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Wednesday, 21 January 2009

Look out for expert-generated information

This one could be a double edged sword. SciTopics describes itself as "Distilled, authoritative and up-to-date information for researchers on scientific, technical and medical topics." Folks like members of the ABSW might see it as a substitute for science writing .

The press release from Elsevier, a part of Reed Elsevier Group plc, owners of such fine publications as New Scientist, until it can find someone to take it off their hands, says that the new service is "Designed as a perfect starting point for scientific research, the website integrates a content publishing platform with search functionalities and community features."

Taking a positive view, this could be invaluable for science writers seeking a crash course in a subject that they suddenly have to write about. "The site creates a starting point for researchers to gain an introductory overview of a particular scientific topic and serves as a collaboration resource where users can share their views and engage in discussions with other SciTopics members."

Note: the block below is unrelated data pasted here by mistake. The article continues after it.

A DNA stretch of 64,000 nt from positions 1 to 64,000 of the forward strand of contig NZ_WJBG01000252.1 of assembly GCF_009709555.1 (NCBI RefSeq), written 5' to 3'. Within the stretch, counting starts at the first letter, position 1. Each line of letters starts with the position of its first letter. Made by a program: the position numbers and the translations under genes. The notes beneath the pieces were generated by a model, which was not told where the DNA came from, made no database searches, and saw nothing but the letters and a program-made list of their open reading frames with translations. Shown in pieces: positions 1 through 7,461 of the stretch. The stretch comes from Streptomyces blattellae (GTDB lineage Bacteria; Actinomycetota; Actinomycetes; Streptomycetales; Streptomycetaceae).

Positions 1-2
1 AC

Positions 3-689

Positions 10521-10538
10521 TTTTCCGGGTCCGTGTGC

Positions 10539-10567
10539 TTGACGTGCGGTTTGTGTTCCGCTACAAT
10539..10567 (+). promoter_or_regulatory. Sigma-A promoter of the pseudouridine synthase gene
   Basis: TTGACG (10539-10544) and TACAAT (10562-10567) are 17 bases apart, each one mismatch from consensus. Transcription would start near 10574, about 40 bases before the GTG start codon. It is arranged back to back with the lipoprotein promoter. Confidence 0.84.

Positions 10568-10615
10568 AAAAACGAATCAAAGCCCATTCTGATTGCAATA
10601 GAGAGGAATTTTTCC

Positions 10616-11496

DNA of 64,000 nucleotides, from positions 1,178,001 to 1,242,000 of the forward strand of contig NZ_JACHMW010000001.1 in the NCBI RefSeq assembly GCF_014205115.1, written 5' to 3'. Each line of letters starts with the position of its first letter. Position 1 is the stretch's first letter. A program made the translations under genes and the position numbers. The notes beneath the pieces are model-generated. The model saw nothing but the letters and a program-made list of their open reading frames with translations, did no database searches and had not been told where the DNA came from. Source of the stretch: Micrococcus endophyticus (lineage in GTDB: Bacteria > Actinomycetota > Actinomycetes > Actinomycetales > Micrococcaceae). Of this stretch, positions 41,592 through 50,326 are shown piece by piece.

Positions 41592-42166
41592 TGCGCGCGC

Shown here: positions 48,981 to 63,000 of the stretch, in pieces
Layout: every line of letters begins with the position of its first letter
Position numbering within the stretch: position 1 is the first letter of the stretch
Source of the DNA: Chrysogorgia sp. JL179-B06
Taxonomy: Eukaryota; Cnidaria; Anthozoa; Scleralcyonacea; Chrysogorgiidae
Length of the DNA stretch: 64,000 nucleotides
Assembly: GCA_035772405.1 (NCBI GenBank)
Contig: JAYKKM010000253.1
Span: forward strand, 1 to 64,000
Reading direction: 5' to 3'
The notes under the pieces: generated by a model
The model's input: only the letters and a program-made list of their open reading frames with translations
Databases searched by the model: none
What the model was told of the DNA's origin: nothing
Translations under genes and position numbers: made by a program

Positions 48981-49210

SciTopics has a couple of dozen RSS feeds. The "grab the lot" feed that might be worth sampling to begin with.

The feeds cover many areas that will mean a lot to science writers plus a few for less familiar subjects, such as nursing, "decision sciences" and arts and humanities.

It seems that Elsevier decided to put this release out now because this is really a rebranding Scirus Topic Pages. Scirus, "the most comprehensive scientific research tool on the web," powers the search facility behind SciTopics. This explains why the newest story in the "Most popular SciTopics pages" appeared last November. The oldest dates back to February 2008.

The RSS feed has article that are much more recent. The newest item we saw, "Scientific support to the establishment and validation of agrometeorological services" is just a day or two old.

You can even leave comments on the articles. But only after you have signed up. The handful of items I looked at were comment free.

The editors, billed on the front page, are all working scientists. Many of the authors come with the "Prof" label. Each item comes with a set of "Web search results" related to the article in question.